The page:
Dan Bush’s supernatural thriller, The Vault, really is an amalgamation of haunting classics offering little that’s new in terms of spooks and chills (think The Town meets The Grudge meets The Sixth Sense meets The Purge); however, there are some snippets of ingenuity.
Family loyalty is the underlying thread in this haunted bank heist movie, with career criminal sisters Leah (Francesca Eastwood) and Vee Dillon (Taryn Manning) uniting to pull off a robbery for the benefit of their brother Michael (Scott Haze) who owes money and has begrudgingly come along to assist.
The opening scenes are violent and brutal and the tension is palpable as the group of robbers grow irate on discovering the upstairs vault doesn’t have enough money to cover Michael’s debt. On the advice of Assistant Bank Manager Ed Maas (James Franco), they drill into the downstairs vault but the bank’s basement holds a formidable presence and, before long, the Dillons have to choose whether to face the police outside or the terrible supernatural forces below them.
While the plotline heralds many of the genre’s standout movies, and those less so (the basement corridor scenes strikingly reminiscent of Grave Encounters), noteworthy characteristics here include the complexity and detail of the love, loathing and resentment that the siblings have for each other. The audience certainly warm to the gang leaders and this resonates right to the closing credits.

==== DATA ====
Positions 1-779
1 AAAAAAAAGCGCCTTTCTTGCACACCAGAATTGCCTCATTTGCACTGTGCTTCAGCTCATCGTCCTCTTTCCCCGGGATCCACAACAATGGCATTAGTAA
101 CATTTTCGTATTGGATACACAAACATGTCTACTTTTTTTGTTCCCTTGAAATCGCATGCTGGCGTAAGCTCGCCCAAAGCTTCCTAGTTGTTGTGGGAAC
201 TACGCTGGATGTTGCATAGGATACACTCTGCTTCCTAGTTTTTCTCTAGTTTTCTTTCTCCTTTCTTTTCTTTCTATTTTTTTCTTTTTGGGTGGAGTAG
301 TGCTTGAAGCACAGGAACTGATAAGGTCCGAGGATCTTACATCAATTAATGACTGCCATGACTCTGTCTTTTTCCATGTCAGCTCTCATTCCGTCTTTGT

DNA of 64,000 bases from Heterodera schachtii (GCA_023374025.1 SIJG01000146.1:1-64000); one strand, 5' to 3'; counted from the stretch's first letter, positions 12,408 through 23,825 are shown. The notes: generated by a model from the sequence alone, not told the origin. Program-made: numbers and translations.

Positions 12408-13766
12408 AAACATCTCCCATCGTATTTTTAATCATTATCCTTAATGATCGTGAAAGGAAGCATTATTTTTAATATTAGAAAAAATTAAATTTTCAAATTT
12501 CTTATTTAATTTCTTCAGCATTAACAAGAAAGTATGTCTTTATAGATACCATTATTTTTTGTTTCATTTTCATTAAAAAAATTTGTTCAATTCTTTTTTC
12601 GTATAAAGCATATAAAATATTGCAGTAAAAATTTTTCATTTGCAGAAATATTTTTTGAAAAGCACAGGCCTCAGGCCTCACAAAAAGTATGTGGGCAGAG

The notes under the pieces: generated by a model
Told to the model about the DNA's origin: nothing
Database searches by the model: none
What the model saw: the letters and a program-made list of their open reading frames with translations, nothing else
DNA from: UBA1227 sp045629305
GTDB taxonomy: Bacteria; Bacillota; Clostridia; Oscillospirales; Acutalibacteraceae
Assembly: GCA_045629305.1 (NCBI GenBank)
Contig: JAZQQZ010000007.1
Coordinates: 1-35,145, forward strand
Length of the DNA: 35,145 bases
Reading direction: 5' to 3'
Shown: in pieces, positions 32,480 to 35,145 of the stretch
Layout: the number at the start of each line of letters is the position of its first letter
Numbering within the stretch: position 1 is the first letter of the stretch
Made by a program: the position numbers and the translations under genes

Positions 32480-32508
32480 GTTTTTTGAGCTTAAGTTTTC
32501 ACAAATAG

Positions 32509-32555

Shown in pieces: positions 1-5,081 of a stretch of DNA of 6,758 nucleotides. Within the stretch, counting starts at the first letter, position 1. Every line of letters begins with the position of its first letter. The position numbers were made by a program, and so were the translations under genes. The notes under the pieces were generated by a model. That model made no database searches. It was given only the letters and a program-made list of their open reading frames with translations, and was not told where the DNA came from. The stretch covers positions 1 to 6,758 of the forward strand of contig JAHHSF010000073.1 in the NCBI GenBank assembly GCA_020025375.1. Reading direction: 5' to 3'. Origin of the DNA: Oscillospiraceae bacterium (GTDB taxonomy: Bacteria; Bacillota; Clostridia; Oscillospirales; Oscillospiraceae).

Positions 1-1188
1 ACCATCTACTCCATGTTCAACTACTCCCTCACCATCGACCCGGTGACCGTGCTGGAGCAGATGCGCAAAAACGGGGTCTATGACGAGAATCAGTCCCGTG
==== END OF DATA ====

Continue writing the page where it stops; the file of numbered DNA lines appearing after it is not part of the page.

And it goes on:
Leading Hollywood actor James Franco takes a backseat role here and it’s to both his and the film’s merit. Eastwood and Manning both hold a strong and foreboding leading presence; in contrast Franco appears weary and weathered, we don’t particularly warm to him and his presence is peculiar.
More incredulous moments shatter any feasability the plot may have had – one young bank teller recalls a story from within the building that occurred over 30 years previously with sheer unfounded veracity and conviction.
There are occasions where the acting, particularly from supporting roles, is shabby, the script a little dull and the staging temporarily shambolic, with classic regurgitated hallmarks (that porcelain mask looks familiar!), however, that’s not to say this isn’t an enjoyable ride.
The vigour from Eastwood and Manning is rather captivating as their characters fizz and bounce off each other all under the watchful eye of their brother, the hostages and Maas. For those who enjoy action-packed supernatural thrillers filled with tension, eeriness and horrifying aesthetics this one ticks the boxes. And for those expecting just a little more out of the age-old genre, The Vault will also make them think about familial relations and obligations.
The Vault is released nationwide on 8th September 2017.
Watch the trailer for The Vault here: